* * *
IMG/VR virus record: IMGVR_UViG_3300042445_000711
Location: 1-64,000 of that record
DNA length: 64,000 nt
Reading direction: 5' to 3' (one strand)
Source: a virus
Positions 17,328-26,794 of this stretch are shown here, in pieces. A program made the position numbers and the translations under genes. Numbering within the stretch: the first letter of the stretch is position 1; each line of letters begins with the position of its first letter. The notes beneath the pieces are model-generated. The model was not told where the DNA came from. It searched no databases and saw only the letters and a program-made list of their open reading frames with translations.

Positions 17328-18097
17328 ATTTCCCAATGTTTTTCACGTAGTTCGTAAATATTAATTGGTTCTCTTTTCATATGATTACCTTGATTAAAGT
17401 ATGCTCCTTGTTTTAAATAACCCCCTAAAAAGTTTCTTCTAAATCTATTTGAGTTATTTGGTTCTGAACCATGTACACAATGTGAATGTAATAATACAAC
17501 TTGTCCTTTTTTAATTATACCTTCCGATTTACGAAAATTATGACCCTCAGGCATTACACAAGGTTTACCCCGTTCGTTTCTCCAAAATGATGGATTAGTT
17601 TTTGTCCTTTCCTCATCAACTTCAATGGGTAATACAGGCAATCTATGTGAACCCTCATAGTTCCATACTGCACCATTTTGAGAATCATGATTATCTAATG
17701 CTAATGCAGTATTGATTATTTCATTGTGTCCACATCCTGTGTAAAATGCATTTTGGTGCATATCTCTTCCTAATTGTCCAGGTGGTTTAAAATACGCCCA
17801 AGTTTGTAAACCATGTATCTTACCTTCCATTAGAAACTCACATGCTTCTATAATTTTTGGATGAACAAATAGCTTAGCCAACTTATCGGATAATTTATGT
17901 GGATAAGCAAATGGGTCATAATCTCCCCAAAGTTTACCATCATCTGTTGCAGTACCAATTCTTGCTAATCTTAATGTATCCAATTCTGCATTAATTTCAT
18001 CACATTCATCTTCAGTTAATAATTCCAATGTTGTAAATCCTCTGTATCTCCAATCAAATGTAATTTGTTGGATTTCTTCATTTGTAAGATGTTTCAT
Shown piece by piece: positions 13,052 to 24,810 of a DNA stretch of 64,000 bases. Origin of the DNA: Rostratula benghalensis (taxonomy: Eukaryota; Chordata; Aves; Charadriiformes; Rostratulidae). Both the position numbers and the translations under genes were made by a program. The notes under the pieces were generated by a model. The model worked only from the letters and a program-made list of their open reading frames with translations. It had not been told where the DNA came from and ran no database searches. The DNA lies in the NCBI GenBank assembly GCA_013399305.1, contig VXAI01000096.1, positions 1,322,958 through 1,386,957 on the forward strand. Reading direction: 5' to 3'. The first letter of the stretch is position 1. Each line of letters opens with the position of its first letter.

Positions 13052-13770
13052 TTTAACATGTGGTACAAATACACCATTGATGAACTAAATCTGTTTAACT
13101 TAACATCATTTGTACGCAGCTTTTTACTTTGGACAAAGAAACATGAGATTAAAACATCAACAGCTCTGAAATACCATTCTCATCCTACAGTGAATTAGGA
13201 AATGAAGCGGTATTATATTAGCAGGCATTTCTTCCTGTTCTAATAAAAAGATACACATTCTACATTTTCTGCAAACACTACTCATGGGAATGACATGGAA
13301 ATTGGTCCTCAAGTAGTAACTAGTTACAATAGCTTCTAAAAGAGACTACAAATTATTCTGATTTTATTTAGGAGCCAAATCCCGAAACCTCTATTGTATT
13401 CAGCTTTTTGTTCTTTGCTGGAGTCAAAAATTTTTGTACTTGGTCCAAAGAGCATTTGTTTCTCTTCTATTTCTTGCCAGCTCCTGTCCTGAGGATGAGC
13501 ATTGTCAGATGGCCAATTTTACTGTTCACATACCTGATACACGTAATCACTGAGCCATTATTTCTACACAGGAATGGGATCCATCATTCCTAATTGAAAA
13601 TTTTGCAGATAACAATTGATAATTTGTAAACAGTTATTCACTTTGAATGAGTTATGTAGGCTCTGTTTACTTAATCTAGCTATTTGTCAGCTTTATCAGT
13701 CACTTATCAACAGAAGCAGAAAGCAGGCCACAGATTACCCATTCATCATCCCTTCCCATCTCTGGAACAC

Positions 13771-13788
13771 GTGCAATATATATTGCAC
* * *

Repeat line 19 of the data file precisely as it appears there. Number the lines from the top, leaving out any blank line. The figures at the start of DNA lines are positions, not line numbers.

13101 TAACATCATTTGTACGCAGCTTTTTACTTTGGACAAAGAAACATGAGATTAAAACATCAACAGCTCTGAAATACCATTCTCATCCTACAGTGAATTAGGA